How To Get Relief From Mucus During A Cold or Flu.

What is Mucus and How Do You Get Rid Of It?

You can usually tell when a cold is coming on, you start to get a runny nose first. This is runny nose is actually a increase in mucus product. Your body does this as either a reaction to a foreign substance in your airways or as a symptom of the bacteria or virus. When you’re sick, it’s possible to have clear, yellow, or green mucus. In fact, you usually produce clear mucus at the beginning of your illness. As your body starts to fight off whatever’s bothering it, your mucus changes color. Yellow and green hues may be caused by certain bacteria, or come from the enzymes your white blood cells release when they’re fighting an infection.

Your mucus may even change color throughout the day.It can be one color in the morning but clearer in the afternoon. This is because mucus accumulates and dries while we sleep, but once you start moving around, your mucus can flow normally again. So while the color can’t tell you exactly why you’re sick, it’s still a sign that something might be up.


Even when you are not sick, your mouth, nose, throat, sinuses and lungs are lined with mucus membranes. Your nose, mouth and throast need to stay lubricanted. You know how irratating it is to have a dry nose, throat or mouth. These membranes contain mucus glands that produce whatelse, mucus. Mucus producing membranes line specific passages in your body, like the respiratory and digestive tracts, for protection and support. Mucus is a mixture of water, sugars and proteins and other items. Even though mucus is a slippery, gooey liquid and is far from pretty, it plays an important role in your body’s health.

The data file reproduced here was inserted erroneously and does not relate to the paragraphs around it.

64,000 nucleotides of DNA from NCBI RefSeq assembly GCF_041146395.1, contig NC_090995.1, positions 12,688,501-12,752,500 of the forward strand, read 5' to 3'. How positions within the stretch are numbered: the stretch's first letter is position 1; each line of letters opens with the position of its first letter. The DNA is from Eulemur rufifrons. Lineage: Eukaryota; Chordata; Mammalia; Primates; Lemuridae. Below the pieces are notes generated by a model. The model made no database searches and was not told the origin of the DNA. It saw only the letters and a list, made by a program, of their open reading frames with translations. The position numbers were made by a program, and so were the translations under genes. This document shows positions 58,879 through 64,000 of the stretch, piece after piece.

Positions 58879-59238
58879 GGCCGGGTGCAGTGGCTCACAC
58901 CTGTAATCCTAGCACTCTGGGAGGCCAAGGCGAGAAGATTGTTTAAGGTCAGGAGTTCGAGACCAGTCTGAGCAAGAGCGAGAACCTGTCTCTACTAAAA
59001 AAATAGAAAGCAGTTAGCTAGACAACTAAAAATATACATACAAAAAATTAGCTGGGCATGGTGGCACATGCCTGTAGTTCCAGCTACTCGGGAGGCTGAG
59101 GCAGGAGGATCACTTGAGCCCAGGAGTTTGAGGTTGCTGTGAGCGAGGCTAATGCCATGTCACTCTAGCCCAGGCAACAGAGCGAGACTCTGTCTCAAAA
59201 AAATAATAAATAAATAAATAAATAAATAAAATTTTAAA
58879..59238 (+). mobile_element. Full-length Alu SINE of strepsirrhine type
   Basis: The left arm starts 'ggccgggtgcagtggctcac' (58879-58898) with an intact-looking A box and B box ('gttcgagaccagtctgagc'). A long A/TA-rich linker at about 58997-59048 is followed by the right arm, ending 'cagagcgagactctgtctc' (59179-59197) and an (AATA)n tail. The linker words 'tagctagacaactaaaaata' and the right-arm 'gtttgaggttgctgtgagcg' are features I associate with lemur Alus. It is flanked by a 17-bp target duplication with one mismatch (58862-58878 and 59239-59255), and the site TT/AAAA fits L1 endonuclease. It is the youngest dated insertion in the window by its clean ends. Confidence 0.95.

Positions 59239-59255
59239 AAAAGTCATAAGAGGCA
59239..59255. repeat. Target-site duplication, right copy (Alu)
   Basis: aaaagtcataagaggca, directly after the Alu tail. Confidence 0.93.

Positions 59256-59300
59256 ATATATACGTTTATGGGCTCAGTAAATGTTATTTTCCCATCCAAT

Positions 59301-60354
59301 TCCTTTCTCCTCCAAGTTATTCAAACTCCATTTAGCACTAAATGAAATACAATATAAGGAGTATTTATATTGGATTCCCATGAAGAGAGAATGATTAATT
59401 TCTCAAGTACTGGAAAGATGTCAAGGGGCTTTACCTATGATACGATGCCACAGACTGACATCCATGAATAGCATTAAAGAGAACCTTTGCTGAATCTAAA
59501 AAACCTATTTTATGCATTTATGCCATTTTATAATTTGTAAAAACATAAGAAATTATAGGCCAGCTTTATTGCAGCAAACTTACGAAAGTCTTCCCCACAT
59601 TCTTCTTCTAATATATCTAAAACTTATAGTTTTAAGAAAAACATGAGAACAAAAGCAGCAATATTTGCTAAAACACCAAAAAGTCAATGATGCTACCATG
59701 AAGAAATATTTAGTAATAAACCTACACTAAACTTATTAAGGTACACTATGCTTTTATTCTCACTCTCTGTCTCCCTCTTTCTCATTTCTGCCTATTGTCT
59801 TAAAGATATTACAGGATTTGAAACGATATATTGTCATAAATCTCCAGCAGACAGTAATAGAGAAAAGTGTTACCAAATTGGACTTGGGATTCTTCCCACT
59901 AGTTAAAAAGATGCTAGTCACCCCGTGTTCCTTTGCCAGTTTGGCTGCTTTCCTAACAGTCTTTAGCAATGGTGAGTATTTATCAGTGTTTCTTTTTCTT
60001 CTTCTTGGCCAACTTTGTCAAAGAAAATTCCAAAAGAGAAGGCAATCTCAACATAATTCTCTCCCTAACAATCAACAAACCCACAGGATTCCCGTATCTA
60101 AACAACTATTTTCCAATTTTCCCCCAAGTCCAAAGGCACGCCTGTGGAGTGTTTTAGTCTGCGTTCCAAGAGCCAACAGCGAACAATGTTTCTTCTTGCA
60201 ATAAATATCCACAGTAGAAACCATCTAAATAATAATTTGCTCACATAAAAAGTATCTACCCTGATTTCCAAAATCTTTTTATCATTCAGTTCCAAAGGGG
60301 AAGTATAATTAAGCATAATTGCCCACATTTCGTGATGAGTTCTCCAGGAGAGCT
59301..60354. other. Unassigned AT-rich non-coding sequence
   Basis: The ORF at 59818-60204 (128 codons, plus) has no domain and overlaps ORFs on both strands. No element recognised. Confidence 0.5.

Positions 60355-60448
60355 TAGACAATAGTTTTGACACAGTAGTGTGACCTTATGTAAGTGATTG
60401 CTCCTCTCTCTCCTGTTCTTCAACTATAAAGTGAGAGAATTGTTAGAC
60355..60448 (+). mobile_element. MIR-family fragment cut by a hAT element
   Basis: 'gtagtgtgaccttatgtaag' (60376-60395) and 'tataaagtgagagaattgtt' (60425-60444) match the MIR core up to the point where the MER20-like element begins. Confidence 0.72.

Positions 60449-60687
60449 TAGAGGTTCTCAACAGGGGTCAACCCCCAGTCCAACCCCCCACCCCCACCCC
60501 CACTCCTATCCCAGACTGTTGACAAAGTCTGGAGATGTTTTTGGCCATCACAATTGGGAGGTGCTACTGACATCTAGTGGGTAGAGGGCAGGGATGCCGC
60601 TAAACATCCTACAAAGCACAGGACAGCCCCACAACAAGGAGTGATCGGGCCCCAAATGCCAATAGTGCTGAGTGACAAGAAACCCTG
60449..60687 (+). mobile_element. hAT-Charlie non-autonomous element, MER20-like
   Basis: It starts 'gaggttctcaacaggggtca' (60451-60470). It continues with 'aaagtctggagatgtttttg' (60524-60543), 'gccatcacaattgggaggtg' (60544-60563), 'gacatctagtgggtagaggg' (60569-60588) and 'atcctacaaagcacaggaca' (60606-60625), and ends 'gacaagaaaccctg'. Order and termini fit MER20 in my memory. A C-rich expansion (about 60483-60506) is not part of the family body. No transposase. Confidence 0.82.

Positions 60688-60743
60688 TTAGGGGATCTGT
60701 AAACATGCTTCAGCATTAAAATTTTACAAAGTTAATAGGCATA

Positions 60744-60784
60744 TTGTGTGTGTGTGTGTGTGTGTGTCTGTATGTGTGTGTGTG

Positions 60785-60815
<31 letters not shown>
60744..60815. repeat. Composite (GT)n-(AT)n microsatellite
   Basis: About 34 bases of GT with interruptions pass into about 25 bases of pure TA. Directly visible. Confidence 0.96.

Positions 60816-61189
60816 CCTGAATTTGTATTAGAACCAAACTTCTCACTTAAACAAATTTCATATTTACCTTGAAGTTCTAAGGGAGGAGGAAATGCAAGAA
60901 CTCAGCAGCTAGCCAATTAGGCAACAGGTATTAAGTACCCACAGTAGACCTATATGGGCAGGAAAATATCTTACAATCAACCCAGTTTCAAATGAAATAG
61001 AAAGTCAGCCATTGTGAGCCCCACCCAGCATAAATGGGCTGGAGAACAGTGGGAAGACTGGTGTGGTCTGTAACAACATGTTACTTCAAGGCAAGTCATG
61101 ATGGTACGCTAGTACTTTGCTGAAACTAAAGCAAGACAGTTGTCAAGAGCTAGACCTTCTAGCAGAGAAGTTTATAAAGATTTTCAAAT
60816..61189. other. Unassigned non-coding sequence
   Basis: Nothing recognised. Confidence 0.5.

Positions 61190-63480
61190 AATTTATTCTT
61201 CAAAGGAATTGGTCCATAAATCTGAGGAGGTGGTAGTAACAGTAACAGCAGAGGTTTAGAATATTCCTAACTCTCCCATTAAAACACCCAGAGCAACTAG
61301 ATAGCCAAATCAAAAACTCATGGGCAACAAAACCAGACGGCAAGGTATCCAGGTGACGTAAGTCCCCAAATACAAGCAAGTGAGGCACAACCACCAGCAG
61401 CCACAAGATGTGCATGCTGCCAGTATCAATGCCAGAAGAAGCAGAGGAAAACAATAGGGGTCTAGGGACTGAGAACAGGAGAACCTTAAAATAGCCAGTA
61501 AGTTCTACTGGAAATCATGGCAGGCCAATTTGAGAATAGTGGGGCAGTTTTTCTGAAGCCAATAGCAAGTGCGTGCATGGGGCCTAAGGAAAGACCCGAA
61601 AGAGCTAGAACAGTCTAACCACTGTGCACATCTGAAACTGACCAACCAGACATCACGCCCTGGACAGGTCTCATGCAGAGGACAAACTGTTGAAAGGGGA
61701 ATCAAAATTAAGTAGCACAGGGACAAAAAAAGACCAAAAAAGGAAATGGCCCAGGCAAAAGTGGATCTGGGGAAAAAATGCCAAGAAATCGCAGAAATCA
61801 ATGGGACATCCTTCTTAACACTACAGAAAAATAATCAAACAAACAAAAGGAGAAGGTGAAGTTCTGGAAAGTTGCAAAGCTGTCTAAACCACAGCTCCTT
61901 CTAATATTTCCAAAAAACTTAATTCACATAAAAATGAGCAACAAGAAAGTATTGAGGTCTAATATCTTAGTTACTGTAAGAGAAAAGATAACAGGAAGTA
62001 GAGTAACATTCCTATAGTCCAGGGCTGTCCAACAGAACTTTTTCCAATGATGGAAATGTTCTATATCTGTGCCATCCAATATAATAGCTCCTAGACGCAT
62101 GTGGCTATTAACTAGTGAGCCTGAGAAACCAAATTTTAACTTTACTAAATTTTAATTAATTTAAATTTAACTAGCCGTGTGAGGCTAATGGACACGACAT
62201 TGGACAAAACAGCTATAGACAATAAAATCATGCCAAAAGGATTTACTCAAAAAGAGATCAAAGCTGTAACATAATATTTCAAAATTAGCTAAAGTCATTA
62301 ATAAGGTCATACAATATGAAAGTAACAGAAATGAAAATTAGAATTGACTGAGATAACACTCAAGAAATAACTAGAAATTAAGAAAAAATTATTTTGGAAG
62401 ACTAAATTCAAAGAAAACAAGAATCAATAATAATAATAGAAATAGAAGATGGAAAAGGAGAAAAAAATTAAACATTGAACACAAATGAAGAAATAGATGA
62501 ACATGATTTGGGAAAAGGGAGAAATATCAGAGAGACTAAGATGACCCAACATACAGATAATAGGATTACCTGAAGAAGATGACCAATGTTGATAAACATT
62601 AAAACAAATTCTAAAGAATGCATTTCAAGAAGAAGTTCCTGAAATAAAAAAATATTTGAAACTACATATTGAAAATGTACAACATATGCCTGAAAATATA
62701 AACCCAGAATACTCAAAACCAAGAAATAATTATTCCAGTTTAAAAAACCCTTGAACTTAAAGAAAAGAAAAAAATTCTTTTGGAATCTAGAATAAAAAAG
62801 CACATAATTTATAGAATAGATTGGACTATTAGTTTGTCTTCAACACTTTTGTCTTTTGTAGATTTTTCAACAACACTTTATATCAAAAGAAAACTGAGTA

The mucus that’s produced in your respiratory tract has 3 important jobs:

Mucus moistens and warms inhaled air and keeps little hairs that line your airways called cilia, lubricated. Cilia help to remove inhaled particles that have gotten trapped. They need to stay moist to do their job correctly. Mucus traps inhaled particles (like allergens, bacteria, dust, or viruses) and keeps them from getting in to your lungs. Mucus also keeps them from invading the cells lining your airway and entering your system. The cilia transport everything toward your throat, where it could either get spit out or swallowed. Mucus contains antibodies, enzymes and proteins that work to help get rid of whatever could make you sick. Even with all that mucus does working 24 hours a day, it sometimes, will trap a particle or let something slip by that irritates your airways. This could be bacteria, a virus that’s getting passed around, or an allergen (like pollen) that will aggravate your respiratory tract. One of the ways your body might react to an irritant is by producing more mucus. Your mucus may get thicker and change color, too. Just one way your body attacks the thing that’s making you sick.

The ingredients in Ephed Ephedrine are designed to help your body’s own system to rid of the additional mucus, clear airways so that you can breathe better, and there by feel better.